It's been three months since James Gunn and Peter Safran officially started running the newly created DC Studios within Warner Bros. Discovery, the co-chiefs have now announced the first 10 film and TV titles within the rebooted DC Universe.
On Monday, Gunn and Safran met with press on the Warner Bros. studio lot to present what they said was the first part of Chapter 1 of the DCU, which they are calling "Gods and Monsters," reports 'Variety'.
There are titles based on marquee DC heroes - including the previously announced Superman feature written by Gunn, now officially titled 'Superman: Legacy,' a Batman and Robin movie, a Wonder Woman prequel series and a Green Lantern mystery series - as well as titles featuring lesser known characters, including Booster Gold and Swamp Thing.
The DCU exists as a multiverse, Safran said, but the titles will exist in one singular universe.
Overall, the slate represents the most robust vision for DC's future in scripted entertainment since Warner Bros.' first attempt in 2014 to build a universe to rival that of Marvel Studios.
"DC Studios is unprecedented," Safran said. "It is a standalone production entity and studio. It is the first time ever that everything DC related - film, television, live-action, animation, gaming - is all centralized under one creative vision, that of James and myself."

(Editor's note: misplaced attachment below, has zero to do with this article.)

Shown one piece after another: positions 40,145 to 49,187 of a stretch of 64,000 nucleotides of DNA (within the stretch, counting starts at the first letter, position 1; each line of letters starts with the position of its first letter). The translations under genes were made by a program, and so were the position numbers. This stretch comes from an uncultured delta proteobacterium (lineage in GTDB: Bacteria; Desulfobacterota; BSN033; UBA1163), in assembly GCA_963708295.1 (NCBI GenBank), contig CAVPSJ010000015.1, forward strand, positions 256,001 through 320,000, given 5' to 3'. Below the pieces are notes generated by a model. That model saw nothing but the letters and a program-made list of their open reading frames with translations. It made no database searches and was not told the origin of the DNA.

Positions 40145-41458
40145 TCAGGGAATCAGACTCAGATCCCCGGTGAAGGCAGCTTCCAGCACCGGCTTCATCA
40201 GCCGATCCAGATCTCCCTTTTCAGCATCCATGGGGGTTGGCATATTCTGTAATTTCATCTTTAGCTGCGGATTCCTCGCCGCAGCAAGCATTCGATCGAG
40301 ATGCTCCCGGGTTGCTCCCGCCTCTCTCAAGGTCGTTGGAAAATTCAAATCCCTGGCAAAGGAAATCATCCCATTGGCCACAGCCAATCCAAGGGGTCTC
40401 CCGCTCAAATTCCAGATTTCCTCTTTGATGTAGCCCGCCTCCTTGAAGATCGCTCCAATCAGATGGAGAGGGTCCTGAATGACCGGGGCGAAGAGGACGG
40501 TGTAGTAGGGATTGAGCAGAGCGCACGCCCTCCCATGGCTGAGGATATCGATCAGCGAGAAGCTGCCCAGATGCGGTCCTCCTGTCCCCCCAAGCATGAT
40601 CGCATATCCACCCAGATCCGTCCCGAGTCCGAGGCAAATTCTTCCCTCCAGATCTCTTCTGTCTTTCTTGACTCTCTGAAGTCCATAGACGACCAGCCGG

Given that the DCU is still very much in its earliest stages, the execs were light on some specifics: No directors have been attached to any projects (although they said they're "very close" on signing at least a couple), and no actors are attached, either.
The exception is Viola Davis, who will star in the HBO Max series 'Waller' as the amoral, self-imposed superintendent of the DC universe, Amanda Waller.
She originated the role in 2016's 'Suicide Squad'. Similarly, Safran and Gunn left the door open for Gal Gadot, Jason Momoa, Ezra Miller and Zachary Levi to continue playing their respective DC superheroes of Wonder Woman, Aquaman, the Flash and Shazam, but Gunn reiterated that Henry Cavill will not continue as Superman. Otherwise, the execs said, they will be casting new actors in the roles.
To build the overarching story for the DCU, Gunn brought together a writers room of Drew Goddard ('The Martian'), Jeremy Slater ('Moon Knight'), Christina Hobson ('The Flash', 'Batgirl'), Christal Henry ('Watchmen') and comics writer Tom King ('Batman', 'Mister Miracle'). Gunn indicated that at least some of these writers would continue working on DCU projects, including Henry, who is co-showrunning 'Waller.'
"We sat down in a room for a few days and we started to bash out what the basic overall plan could be," Gunn said. "Not so much that it ties your wrists, but enough that we know what the basic story is, where we're going. And it's something that we'll continue to do."
The plan, Safran and Gunn said, was to release roughly two films and two TV series per year into the DCU. That output will not, however, sacrifice quality to meet deadlines. Gunn and Safran were adamant that films and series will not go into production until scripts are finished, which is not the norm for pricey tentpoles that need to create awareness by planting flags on the calendar.
All in, the slate that the co-leads announced on Monday will run through 2027. Only 'Superman: Legacy' and 'The Batman Part II' have set release dates.